In this blog post, Neelley Hicks, the director of United Methodist Communications’ ICT4D Church Initiatives tells us about the work that the organisation is doing around engaging in two-way dialogue with communities when responding to a range of disasters and crises using emerging and traditional technologies.
Let me introduce myself. I am Neelley Hicks, the director of United Methodist Communications’ ICT4D Church Initiatives. United Methodist Communications is the global communications agency of The United Methodist Church. The focus of ICT4D Church Initiatives is to equip the church in low-resource parts of the world with the tools they need to:
1) stay connected with the global church (with over 13 million members, schools, universities, medical clinics and hospitals);
2) inform and inspire the communities where the church resides; and
3) respond in critical times by using emerging and traditional technologies.
Most recently, the Ebola crisis has placed a very real and urgent demand before the church in West Africa, and we’ve responded in the following ways:
- Text messaging to clergy and church leaders in Liberia and Sierra Leone, providing messages of health and inspiration
- Development of SMS content from WHO approved Ebola messaging which is then contextualized for religious practices. Psycho-social messaging is developed from United Methodist prayer books and Scriptures
- Distribution of Freeplay Energy Assist Radios to help keep pastors informed and cellphones charged
- Support for local UMC radio in Monrovia, Liberia to repair untimely breakages and begin two-way SMS messaging
- $10k Grants in both Sierra Leone and Liberia for traditional communications (print, banners, radio, data bundles, etc.)
- Production of an Ebola animation in collaboration with Chocolate Moose Media and iheed
Just over one year ago, United Methodist Communications responded to Typhoon Haiyan in a very different way. Partnering with Inveneo, we sent a communications relief team (two local representatives and two U.S. based) into the affected areas. Together, they provided engineering support for the restoration of connectivity, distribution of solar cellphone chargers and lights, and tools and training for responders.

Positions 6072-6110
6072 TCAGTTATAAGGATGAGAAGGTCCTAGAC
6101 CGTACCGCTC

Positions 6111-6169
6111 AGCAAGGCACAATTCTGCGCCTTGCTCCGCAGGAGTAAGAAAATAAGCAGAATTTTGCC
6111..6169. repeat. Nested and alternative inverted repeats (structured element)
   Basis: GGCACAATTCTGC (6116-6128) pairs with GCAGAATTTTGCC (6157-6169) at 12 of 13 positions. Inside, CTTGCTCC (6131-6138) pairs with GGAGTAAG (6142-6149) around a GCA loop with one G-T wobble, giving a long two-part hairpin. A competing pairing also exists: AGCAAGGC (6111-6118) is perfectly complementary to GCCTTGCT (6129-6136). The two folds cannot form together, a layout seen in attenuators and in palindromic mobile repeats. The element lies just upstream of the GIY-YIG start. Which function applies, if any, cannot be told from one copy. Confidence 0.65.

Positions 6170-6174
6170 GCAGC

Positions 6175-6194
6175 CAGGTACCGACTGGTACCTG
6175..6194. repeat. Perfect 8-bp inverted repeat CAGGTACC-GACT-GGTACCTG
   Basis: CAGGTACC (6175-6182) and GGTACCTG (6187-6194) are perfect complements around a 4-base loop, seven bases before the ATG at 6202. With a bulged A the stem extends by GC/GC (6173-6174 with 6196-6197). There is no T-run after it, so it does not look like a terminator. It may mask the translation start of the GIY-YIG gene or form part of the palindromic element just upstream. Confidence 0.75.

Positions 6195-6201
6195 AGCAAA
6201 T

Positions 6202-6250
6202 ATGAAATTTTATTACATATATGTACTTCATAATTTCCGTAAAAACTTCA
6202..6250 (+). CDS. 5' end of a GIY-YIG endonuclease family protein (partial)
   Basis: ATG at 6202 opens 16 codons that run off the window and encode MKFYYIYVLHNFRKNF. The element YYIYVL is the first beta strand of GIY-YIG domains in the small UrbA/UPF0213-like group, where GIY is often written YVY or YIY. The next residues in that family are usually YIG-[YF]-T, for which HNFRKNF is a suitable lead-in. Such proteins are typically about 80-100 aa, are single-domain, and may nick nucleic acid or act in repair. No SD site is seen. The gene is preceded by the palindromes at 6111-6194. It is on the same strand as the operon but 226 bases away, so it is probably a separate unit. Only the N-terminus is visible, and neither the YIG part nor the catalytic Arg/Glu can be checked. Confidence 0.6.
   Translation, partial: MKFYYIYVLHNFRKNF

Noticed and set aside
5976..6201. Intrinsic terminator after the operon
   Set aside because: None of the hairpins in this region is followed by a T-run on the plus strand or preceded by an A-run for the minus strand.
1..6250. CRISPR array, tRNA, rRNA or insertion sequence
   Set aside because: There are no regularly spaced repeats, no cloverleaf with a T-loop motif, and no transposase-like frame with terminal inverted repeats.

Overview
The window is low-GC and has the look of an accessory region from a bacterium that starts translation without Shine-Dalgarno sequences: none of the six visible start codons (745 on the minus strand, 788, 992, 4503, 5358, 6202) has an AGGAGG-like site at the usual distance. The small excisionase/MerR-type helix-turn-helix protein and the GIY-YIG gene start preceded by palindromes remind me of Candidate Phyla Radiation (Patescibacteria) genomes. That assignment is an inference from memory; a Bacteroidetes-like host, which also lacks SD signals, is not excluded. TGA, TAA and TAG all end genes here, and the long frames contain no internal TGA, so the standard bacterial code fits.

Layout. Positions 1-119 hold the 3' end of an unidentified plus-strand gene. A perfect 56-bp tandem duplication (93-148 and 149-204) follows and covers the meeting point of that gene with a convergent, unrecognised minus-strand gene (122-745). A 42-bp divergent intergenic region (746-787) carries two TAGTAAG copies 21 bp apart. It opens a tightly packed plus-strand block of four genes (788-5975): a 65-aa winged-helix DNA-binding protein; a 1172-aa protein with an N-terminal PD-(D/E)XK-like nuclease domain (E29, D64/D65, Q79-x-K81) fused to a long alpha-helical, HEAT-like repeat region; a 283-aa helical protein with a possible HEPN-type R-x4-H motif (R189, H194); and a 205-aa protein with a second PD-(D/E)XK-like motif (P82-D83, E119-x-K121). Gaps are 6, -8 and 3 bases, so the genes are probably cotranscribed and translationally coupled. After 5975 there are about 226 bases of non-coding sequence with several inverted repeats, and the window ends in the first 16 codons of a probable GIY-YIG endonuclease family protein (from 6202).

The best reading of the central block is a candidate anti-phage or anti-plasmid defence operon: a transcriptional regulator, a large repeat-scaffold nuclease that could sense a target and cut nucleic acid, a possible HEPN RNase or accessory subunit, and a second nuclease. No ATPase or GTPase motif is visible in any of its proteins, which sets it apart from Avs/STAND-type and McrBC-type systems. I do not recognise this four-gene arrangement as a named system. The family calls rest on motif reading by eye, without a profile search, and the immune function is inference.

Always unique, sometimes similar, each disaster is its own – yet the Ebola crisis is perhaps unlike any other. Thus, we’ve not been able to fall back on any past efforts. Having the CDAC Network to walk alongside United Methodist Communication’s crisis communications response has been key – ensuring that we are not duplicating efforts but instead leveraging our greatest strength – a trusted human network – to aid in this global fight.
Key Ebola Response CDAC Network Collaborations:
- Partnering with Social Impact Lab, United Methodist Communications has utilized their products (FrontlineSMS and FrontlineCloud); produced a guide to using FrontlineSMS as an early warning system; implemented the system, and is currently working on expansion through a United Methodist radio station in Monrovia, Liberia. The recommendation for Freeplay Energy’s Assist Radios came through this connection.
- Utilizing CDAC Network’s aggregated resources, we have been able to provide potentially lifesaving information to church leaders and communities in West Africa. Information is sent directly to Radio Station Manager Edward Massaquoi in Monrovia, where he reads news on-air, and editing of news into text-message-size goes directly to leaders via mobiles.
- Working with BBC Media Action, church communicator Phileas Jusu in Sierra Leone has been supported – learning how to interpret medical information for community knowledge. BBC MA’s ongoing trainings will bring other church communicators into the mix, so they can combat misinformation in the many communities throughout West Africa where the church resides.
- Collaborating with Internews, United Methodist Communications has begun to understand the information ecosystem of affected countries, so we can build an effective preparedness network among all church related entities throughout West Africa.
For full coverage of The United Methodist Church’s response to the Ebola crisis go to www.umc.org/ebola.